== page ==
A. Idrees et al.: 4open 2021, 4, 15Fig. 2. Macroscopic view of Human Dermal Construct (HDC) – upper panel: (A) View of experimental set-up of Human DermalConstruct on Day-01 with NHDFs are embedded in collagen I matrix and incubated to allow gel remodeling. (B) Macroscopic top viewof contracted collagen on Day-07 retaining its circular shape. Macroscopic view of HSE – lower panel: (C) Top view of experimentalset-up of HSE development during incubation at ALI showing the white epidermal layer over the dermal layer. (D) Side view of HSEcontaining insert at the time of tissue harvesting after 20 days at ALI, showing a thickness of 2 mm. (E) Top view of harvested HSEat the end of ALI period (20 days) retaining the size and diameter of initial mould (12 mm in diameter).Table 2. Experimental set-up details of different 3D cell culture conditions (3D-CCs).Step durationDescription of 3D culturecondition5–7 days3–4 days15–16 h10/15/20 days3D-CC-I3D-CC-II3D-CC-III3D-CC-IVHDC feedingFGM2FGM2Epidermal monolayerformation (onto HDC); feedingEpidermal monolayerformation (onto HDC); feedingHSC culture at ALI for10, 15, and/or 20 daysKGM2KGM2CnT-PR-F(Medium A)CnT-PR-FTAL–CnT-PR-3D(Medium C)CnT-PR-3D(Medium C)CnT-PR-F(Medium A)CnT-PR(Medium B)CnT-PR-3D(Medium C)CnT-PR-3D(Medium C)1.2 mM CaCl2containing KGM2–CnT-PR-FTALAbbreviations: CnT-PR-F named as Medium A; CnT-PR named as Medium B; CnT-PR-3D named as Medium C.Immunophenotypic analysisHSE was rinsed in phosphate buffered saline (PBS)twice, treated with 2M sucrose solution (Fisher Chemical)at 4 C for at least 1 h and then inﬁltrated in OCT (Optimal Cutting Temperature) embedding medium (VWR) for20–30 min at room temperature (RT). The tissue wasembedded in OCT by gradual freezing in liquid nitrogenvapor, stored at 80 C and cryo-sectioned ( 10 lm) usingMicrom HM 550 Cryostat.Immunophenotypic analysis of epidermal markers wasperformed on cryosections. Speciﬁcations on the primaryantibodies’ concentrations used in this study are describedin Table 3. Secondary antibodies used are the following:Alexa Fluor 488 Goat anti-Rabbit IgG (H L) (Abcam),Alexa Fluor 594 Donkey anti-Mouse IgG (H L) (Abcam),Alexa Fluor 488 Donkey anti-Rabbit IgG (H L)(ThermoFischer), Alexa Fluor 568 Goat anti-Mouse IgG(H L) (ThermoFischer). Negative controls wereperformed using only secondary antibodies. Cell nuclei were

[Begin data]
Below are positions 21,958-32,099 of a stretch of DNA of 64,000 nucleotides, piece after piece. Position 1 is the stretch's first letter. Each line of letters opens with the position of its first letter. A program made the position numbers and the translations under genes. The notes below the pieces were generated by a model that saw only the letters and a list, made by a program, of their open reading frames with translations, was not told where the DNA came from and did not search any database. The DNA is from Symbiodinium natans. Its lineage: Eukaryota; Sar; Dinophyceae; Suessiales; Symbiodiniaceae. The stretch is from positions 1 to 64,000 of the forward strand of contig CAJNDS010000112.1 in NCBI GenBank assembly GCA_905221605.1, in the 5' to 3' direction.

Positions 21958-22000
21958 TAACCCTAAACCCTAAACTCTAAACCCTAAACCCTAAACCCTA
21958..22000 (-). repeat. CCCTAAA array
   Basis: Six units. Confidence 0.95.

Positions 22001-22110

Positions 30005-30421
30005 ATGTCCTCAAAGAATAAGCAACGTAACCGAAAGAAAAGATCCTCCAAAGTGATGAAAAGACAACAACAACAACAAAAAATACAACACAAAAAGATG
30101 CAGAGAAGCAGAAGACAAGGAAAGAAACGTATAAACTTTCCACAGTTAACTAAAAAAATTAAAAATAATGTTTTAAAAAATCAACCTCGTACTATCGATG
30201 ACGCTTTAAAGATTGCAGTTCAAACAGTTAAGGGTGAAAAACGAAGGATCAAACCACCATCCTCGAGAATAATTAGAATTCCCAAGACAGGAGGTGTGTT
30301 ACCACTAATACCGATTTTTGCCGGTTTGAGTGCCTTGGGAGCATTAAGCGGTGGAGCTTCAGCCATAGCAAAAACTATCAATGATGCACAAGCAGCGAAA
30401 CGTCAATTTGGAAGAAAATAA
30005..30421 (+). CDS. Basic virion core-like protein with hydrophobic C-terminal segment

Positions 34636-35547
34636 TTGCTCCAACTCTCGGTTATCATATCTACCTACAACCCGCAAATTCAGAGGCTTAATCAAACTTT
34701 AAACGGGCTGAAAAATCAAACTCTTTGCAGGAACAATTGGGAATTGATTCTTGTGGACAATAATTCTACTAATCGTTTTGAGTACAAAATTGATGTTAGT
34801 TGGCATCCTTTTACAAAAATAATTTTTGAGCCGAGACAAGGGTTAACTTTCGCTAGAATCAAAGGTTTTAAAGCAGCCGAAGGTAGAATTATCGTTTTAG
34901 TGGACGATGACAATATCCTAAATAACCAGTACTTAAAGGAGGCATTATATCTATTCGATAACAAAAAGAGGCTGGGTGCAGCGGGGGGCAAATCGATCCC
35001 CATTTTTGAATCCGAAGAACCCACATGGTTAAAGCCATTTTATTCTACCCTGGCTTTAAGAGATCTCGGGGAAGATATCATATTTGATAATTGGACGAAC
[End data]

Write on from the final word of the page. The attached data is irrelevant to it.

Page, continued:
6A. Idrees et al.: 4open 2021, 4, 1Table 3. Primary antibodies used for immunostaining of HSE tissue cryosections.Primary antibody details and sourceKi-67 (Rb, MA) – Cell signalLaminin 5 (Rb, PA) – AbcamKeratin 14 (Ms, MA) – AbcamKeratin 10 (Rb, MA) – AbcamFilaggrin (Rb, PA) – Abcamb-Tubulin (Ms, MA) – SigmaLoricrin (Rb, PA) – AbcamKeratin 16 (Rb, PA) – 001:2001:100 & 2 Ab as 1:200D2H10–LL002EP1607IHCY–EPR16774––PA polyclonal antibodies; MA monoclonal antibodies; Rb rabbit; Ms mouse; 2 Ab secondary antibodies.Table 4. Details of reagents required for Immunostaining.Reagent TypeReagent constitutionReagent Quantity (calculated)Wash bufferTBS 0.025% Triton X-100Permeabilization reagentFixativeAntibody diluent bufferBlocking Buffer0.2% Triton X-100 in PBS4% paraformaldehyde in PBSTBS 1% BSA10% normal serum 1% BSA TBSFor double staining: 5% normal serum of species inwhich ﬁrst secondary antibodies were raised 5%normal serum of species in which second type ofsecondary antibodies was raised 1% BSA TBSNote: Goat and donkey serum 60 mg/mL – JacksonImmuno Research1 TBS (10 TBS comprised of 500 mM trisbase 1.5 M NaCl HCl to set pH to 7.4); 1 PBS250 lL (0.25 mL) Triton X-100 in 1000 mLTBS20 lL (0.02 mL) Triton X-100 in 10 mL TBS10 mL of 16% PFA in 30 mL PBS0.1 g BSA in 10 mL TBS1mL normal serum 0.1 g BSA 9 mL TBSBuffers100 mL of 10 in 900 mL distilled deionizedH2OBSA is bovine serum albumin, TBS is tris-buffered saline, PBS is phosphate-buffered saline.counterstained with DAPI (40 ,6-diamidino-2-phenylindole)(1.5 lg/mL, VECTASHIELD, Vector labs). Immunohistochemical (IHC) analysis was performed in accordance withthe standard protocol from Abcam, with primary antibodies’ concentrations optimized for HSE (Tab. 3). Details ofreagents used in IHC staining are provided in Table 4.Cryosections were ﬁxed in methanol-free 4% PFA (ThermoScientiﬁc) for 10 min then rinsed in PBS (2 times for 5 min).Sections were then permeabilized in 0.2% Triton X-100 for10 min then rinsed in wash buffer (TBS, tris-buffered saline,0.025% Triton X-100). Sections were blocked in blockingbuffer (10% normal serum from the same secondaryantibody species, 1% BSA, Bovine Serum Albumin, inTBS) for 2 h at room temperature. Slides were drainedand treated with primary antibody diluted in antibody diluent buffer (1% BSA in TBS) and incubated in a humidiﬁedchamber overnight at 4 C. Fluorophore-conjugated secondary antibody diluted in antibody diluent buffer wereapplied and incubated for 1 h at room temperature, protected from light. Finally, sections were rinsed in TBS(3 times for 5 min) and mounted using VECTASHIELDmounting medium. The immunostained slides were examined with ﬂuorescent microscope (Olympus XM10 with cellSense Standard software).The percentage of Ki-67 positive dermal ﬁbroblasts andbasal keratinocytes was calculated from three IHC images(n 3 means three cryosectioned slices from a singleHSE, technical replicates and N 2, number of independent experiments) by dividing the Ki-67 positive nuclei(green) by total number of nuclei (blue). The equationapplied is as follows: [N(Ki-67 positive cell nuclei)/Ntotal(R(DAPI-stained cell nuclei, Ki-67 positive cells))] 100 % (Ki-67 positive cells).Electron microscopy analyses: SEM and TEMSamples were ﬁxed in 2.5% glutaraldehyde for 1 h,washed in PBS (3 times for 5 min), incubated with 1%osmium tetraoxide for 15 min, followed by PBS washing(3 times for 5 min). Then, samples were dehydrated in anincreasing gradient series of ethanol (30%-5 min, 50%5 min, 70%-overnight at 4 C, 96%-5 min for 3 times,100%-15 min for 3 times) and submerged in polypropyleneoxide (PO) for 15 min before inclusion in epoxy resin-basedembedding medium (Epoxy Embedding Medium kitcat.-no. 45359, Sigma-Aldrich) with PO (1:1) for 1 h .Thereafter, samples were embedded in the above mentionedmedium in the right orientation and incubated at 80 C for8 h. Tissue blocks were ultrasectioned ( 40 nm) using LeicaUltracut UCT Ultramicrotome, contrasted with Leicaultrastain 2 (3% lead citrate) and Leica ultrastain (0.5%uranyl acetate), and imaged with JEM-2100 TEM at anaccelerating voltage of 200 kV.